And last up for this particular missive – we gotta message from J Explosive who’s the right hand man and drummer in John Carpenter quickly advising us that their aim is to be a ‘sweatier slightly stinkier version of Be Bop Deluxe’ which in our view is a bloody good call – bill nelson you’ll be happy to note features in Classic Rock’s all time best 100 guitarists – which you’ll find published in the latest issue itself arrives bearing 4 limited edition covers – ours incidentally bearing the uber talented axe man Eddie Van Halen – anyway Mr Explosive (surely not his real name – airport authorities must have a field day with him) also sent along two vid links – Be Bop and Alex Harvey – and well bugger here they are – fine things too……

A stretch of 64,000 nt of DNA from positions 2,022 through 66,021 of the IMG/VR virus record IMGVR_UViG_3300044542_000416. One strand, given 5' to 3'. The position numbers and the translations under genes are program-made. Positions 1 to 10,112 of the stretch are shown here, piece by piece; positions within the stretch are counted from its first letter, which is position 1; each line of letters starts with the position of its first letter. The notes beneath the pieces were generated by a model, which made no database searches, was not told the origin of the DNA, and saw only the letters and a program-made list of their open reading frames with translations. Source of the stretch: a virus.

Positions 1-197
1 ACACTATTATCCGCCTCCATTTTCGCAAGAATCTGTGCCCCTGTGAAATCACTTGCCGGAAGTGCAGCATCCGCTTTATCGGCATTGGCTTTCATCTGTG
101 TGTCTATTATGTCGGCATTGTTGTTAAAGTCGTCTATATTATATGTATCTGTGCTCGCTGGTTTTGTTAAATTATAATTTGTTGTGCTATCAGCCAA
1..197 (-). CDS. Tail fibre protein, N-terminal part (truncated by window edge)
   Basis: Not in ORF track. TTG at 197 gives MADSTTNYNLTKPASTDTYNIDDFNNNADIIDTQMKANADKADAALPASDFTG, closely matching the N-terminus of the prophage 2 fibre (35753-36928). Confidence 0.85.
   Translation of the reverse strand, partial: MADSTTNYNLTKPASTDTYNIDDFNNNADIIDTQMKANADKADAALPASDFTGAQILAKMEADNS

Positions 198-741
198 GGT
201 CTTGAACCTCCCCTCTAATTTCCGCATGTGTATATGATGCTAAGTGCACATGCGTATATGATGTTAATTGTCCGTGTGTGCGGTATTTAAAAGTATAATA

And that’s it for a day or three – okay three then – there’ll definitely be two of these at the weekend – who knows maybe even three if you’re really unlucky. As ever a huge thanks to all those who’ve somehow inadvertently been responsible for aiding and abetting these musings and most of all to you – yes you – I can see you – and quite frankly I hope your going to wash your hands now. Also a massive thanks for all the messages either via email or via our myspace site the Sunday experience – I sometimes blush and feel most humbled by it all. Updates and various other things like addresses so on and so forth please refer to either of the last two missives.

Till when never take care of yourselves.


from August 2009